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Old 02-08-2008, 12:21 PM   #1
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2002 Winnebago Journey 36DL 330 Cummins has overheating problems at normal highway operating speeds when going up long interstate inclines. Coach pulls cargo trailer and has been weighed and is inside all weight limits. Engine service included steam cleaning radiator, changing all filters, diagnosing water pump pressure/flow and all hoses. Is there an aftermarket product to add cool outside air to radiator and reduce engine coolant temperature?
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Old 02-08-2008, 12:21 PM   #2
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2002 Winnebago Journey 36DL 330 Cummins has overheating problems at normal highway operating speeds when going up long interstate inclines. Coach pulls cargo trailer and has been weighed and is inside all weight limits. Engine service included steam cleaning radiator, changing all filters, diagnosing water pump pressure/flow and all hoses. Is there an aftermarket product to add cool outside air to radiator and reduce engine coolant temperature?
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Old 02-09-2008, 03:12 PM   #3
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Unless I've read the 2002 Journey DL brochure wrong, I would think you've got the 330 Caterpillar in your coach. I've extended the slobber tube below the frame and kept the radiator and intercooler clean and mine runs cool as a cucumber, even pulling mountains out West. My toad weights 4,700 lbs.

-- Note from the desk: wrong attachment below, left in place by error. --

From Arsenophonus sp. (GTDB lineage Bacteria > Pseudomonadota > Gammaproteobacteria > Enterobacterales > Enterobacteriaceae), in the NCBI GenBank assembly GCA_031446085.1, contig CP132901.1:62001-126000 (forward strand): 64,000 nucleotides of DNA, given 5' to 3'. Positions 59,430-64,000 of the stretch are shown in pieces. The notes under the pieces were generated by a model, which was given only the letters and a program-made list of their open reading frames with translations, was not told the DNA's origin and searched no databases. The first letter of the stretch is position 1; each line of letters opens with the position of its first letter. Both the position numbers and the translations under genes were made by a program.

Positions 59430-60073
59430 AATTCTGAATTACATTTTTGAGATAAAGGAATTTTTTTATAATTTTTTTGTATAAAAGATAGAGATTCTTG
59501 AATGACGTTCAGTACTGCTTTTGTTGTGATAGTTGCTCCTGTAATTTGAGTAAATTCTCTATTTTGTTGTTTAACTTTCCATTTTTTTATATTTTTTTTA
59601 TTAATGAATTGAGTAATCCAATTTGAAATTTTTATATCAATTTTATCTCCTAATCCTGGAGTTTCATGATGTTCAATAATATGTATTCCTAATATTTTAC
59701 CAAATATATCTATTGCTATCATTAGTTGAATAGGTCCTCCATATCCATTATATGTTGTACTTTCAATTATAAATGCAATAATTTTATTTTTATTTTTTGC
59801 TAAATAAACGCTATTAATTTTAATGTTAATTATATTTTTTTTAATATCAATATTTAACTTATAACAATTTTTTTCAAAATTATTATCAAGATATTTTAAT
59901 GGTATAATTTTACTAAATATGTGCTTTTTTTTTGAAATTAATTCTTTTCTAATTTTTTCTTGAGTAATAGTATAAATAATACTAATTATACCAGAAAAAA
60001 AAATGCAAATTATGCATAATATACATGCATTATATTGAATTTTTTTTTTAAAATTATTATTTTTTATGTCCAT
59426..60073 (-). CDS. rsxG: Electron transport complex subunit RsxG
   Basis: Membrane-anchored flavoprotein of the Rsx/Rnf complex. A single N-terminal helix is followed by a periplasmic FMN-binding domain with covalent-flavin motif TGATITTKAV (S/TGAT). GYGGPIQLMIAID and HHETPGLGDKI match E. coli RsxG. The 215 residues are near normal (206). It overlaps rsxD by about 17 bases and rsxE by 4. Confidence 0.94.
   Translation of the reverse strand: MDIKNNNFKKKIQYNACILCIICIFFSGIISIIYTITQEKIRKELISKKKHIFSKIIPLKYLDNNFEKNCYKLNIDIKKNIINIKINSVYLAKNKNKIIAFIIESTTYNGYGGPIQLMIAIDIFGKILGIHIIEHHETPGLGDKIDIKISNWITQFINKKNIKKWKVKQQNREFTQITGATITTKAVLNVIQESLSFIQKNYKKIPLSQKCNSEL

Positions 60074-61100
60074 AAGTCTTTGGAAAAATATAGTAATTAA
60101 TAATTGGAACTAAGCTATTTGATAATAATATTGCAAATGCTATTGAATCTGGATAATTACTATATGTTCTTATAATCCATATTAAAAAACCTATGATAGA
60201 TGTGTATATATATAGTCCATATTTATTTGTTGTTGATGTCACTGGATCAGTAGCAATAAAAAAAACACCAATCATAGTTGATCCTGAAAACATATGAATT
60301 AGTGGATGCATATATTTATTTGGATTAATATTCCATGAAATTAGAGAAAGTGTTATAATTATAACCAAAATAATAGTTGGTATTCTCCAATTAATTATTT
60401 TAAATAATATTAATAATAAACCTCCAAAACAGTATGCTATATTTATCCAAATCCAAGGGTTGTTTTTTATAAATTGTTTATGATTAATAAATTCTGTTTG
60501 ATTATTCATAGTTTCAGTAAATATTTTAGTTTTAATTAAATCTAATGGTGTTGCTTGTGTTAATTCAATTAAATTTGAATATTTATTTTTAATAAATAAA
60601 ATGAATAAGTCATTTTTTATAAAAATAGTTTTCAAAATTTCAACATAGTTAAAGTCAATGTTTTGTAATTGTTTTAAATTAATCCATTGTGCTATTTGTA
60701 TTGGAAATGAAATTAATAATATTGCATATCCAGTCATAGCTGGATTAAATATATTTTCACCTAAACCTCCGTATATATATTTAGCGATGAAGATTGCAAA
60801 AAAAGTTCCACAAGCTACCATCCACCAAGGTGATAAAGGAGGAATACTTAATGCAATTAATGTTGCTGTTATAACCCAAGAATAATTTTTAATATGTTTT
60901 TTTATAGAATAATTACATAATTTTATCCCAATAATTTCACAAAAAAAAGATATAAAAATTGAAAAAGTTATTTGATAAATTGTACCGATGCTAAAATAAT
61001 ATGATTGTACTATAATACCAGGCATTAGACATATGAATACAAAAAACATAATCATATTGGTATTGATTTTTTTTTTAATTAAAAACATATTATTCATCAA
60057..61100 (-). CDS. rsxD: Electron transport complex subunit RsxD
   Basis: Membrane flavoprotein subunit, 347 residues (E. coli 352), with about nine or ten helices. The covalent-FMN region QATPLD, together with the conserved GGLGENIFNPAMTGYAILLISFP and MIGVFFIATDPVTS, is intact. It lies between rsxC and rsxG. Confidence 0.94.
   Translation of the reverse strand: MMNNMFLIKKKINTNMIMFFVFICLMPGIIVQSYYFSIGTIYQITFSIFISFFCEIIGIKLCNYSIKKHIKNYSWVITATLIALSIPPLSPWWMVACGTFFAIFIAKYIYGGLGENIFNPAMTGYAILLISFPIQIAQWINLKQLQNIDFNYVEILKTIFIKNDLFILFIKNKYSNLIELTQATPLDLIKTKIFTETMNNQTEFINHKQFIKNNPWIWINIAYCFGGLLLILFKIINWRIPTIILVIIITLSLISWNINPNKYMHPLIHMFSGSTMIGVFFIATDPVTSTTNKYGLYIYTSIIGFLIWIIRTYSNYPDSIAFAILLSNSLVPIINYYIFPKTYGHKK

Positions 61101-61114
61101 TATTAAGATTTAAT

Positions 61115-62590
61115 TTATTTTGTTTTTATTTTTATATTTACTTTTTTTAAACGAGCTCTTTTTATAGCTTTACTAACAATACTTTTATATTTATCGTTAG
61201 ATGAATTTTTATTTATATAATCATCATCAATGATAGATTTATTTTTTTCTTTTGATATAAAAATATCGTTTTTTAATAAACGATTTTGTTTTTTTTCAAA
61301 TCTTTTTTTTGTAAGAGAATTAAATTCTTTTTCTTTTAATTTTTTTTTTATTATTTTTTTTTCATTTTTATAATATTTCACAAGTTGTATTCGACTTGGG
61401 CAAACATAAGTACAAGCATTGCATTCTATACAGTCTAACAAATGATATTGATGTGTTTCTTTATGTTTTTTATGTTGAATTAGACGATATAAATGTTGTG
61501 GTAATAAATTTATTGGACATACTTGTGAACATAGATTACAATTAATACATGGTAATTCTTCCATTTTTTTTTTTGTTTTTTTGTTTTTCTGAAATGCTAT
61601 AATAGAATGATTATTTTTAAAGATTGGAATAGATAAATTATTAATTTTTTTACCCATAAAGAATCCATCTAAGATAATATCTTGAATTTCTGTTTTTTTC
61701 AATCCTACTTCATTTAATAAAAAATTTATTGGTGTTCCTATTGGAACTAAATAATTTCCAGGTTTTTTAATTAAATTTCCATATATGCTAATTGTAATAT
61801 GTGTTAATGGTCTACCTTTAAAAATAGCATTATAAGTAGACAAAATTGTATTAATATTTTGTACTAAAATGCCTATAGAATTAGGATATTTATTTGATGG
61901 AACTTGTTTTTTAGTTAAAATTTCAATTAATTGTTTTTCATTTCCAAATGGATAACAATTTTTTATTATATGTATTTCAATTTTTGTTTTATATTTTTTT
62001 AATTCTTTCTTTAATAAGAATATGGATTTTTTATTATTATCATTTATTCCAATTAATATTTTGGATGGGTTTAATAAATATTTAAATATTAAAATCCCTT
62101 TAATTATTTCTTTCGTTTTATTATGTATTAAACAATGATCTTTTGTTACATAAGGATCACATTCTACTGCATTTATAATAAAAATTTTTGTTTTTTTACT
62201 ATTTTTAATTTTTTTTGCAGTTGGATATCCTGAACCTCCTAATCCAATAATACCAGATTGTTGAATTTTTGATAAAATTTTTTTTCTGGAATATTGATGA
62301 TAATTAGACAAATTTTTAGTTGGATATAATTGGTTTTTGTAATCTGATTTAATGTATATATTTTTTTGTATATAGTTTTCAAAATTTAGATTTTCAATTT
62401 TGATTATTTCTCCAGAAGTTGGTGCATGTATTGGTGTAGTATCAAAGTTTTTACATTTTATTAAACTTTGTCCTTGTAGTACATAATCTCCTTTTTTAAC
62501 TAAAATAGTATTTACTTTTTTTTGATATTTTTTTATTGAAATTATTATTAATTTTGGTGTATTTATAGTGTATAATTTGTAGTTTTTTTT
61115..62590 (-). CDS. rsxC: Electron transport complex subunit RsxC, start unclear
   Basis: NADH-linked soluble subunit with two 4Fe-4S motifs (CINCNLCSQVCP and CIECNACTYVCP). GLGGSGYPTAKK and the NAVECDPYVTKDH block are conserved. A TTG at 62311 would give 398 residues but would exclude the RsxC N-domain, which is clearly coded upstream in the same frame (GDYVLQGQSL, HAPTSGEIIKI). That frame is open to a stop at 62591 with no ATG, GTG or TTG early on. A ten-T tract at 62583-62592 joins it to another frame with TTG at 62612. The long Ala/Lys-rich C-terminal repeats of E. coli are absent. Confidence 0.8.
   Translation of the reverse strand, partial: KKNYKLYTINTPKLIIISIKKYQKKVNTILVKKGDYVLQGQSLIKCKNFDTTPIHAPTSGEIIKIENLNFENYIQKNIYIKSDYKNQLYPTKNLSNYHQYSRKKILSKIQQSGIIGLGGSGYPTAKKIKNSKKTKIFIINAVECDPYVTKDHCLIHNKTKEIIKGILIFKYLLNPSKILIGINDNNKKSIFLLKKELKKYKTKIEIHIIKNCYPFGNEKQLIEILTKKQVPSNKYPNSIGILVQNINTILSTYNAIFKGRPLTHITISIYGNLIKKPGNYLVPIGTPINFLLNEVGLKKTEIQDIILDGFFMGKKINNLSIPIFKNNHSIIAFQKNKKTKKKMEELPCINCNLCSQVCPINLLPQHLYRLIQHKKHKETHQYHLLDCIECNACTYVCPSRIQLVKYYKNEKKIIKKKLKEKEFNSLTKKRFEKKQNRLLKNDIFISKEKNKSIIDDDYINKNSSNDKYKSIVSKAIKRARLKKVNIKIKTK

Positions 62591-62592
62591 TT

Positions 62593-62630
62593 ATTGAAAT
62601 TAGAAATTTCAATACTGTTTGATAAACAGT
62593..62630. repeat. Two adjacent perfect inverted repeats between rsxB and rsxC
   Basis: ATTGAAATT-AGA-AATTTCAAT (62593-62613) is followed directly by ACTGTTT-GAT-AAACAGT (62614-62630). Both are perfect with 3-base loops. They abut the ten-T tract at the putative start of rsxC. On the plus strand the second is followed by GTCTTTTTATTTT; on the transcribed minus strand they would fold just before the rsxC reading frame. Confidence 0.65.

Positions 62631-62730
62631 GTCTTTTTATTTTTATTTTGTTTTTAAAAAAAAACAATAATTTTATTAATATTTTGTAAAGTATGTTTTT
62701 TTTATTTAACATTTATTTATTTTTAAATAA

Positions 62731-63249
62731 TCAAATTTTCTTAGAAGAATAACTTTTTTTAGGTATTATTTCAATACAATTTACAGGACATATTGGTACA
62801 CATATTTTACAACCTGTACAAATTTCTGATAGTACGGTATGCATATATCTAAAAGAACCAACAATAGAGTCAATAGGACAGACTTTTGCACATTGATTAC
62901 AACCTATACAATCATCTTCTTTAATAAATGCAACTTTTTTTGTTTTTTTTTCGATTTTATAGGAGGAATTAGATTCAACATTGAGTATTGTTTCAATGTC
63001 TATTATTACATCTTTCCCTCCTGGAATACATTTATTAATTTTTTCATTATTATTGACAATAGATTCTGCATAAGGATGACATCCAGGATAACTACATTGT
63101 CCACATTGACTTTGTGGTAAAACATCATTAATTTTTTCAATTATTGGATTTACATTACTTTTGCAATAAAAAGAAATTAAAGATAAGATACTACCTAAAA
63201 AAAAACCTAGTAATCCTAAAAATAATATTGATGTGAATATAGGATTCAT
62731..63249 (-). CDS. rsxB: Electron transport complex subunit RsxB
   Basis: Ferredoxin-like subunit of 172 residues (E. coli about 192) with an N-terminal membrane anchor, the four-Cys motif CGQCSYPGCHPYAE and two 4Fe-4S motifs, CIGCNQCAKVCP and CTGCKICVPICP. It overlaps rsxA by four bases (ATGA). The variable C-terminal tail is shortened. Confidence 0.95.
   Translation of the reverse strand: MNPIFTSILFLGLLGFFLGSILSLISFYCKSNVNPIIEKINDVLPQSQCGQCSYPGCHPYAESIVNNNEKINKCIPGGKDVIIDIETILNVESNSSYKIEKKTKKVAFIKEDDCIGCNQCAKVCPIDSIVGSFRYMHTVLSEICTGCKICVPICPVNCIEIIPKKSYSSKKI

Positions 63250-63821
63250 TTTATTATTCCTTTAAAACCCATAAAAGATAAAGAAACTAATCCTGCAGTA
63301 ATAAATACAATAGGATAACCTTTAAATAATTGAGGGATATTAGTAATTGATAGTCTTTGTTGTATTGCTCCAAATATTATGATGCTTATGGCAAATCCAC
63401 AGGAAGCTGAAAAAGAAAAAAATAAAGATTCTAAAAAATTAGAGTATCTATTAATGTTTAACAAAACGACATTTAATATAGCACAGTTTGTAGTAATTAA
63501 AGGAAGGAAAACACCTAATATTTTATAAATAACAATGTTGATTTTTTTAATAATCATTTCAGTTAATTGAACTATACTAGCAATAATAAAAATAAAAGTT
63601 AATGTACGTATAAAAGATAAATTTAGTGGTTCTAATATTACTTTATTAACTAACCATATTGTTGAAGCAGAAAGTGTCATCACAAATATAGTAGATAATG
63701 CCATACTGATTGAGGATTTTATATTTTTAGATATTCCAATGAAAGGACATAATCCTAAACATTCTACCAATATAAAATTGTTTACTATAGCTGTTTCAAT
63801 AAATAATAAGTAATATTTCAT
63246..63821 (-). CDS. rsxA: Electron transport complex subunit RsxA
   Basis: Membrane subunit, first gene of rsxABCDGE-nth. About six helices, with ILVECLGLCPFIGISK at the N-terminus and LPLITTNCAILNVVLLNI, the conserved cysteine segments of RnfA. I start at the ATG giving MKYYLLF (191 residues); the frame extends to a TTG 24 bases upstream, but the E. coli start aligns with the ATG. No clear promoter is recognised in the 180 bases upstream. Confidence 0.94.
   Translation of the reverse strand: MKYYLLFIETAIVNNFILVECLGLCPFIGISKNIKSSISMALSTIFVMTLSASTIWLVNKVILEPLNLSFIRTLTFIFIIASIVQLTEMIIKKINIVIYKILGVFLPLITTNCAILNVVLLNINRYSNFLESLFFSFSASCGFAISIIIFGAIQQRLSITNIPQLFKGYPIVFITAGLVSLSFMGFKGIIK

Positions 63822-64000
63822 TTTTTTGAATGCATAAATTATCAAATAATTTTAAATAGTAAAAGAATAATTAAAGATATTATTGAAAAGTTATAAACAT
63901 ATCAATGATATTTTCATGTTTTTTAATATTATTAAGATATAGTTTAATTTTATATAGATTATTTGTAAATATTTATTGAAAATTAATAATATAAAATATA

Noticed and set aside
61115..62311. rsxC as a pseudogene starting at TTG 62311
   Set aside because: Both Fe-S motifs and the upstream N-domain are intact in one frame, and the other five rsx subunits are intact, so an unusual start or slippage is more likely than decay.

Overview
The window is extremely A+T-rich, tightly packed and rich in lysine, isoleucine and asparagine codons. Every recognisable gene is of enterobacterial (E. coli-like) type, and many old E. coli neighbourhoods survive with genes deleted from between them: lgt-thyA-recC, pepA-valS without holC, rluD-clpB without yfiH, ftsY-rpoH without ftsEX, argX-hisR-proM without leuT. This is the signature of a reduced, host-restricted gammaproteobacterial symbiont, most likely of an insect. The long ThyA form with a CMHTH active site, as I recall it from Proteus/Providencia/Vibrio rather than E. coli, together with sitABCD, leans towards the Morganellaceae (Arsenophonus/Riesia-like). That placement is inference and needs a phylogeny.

If your rad/CAC is clean, you are keeping your rpm's up on grades, you fan is spinning, and your thermostat is working, not sure what else it might be.
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Old 02-10-2008, 03:58 PM   #4
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Hi: THANKS for the response - YEP, I crawled under the coach and it's a CAT - painted all yellow and labeled. The selling dealer wrote it up as a Cummins and I just never checked. Anyway, I also observed the interior face of the CAC/RAD and noted caked dirt. I've scheduled a rad pull out and dip cleaning. I bet that will correct the problem. THANKS!
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Old 02-11-2008, 07:08 PM   #5
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I'm not sure that you need a pull and dip to get the radiator/CAC sandwich clean.

A few times a year, I:

1. Spray Simple Green(cleaner)on the CAC, paying particular attention to getting it outside the fan path in the corners.
2. Let it soak, untouched, for 30-40 minutes.
3. With a normal garden hose and a nozzle, spray both sides of the radiator/CAC, watching the run off.
4. If I am still seeing brownish residue wash off a minute or so into the rinse cycle, I let everything dry an hour or so and repeat the above steps. I've only had to repeat twice in a row to get clear run off pretty quickly in the second rinse.

Since I've been following this procedure as maintenance periodically, I don't seem to get the build up that I first discovered. I never have problems with overheating. Since the CAC is the first layer in the sandwich, I expect to see the temperature on the intake manifold sensor elevate first and monitor that.

My thought is that it is better not to take something apart unless it is absolutely necessary. Keeping the connections tight in the CAC airflow path is important and hard to detect when it isn't. Just my $.02.
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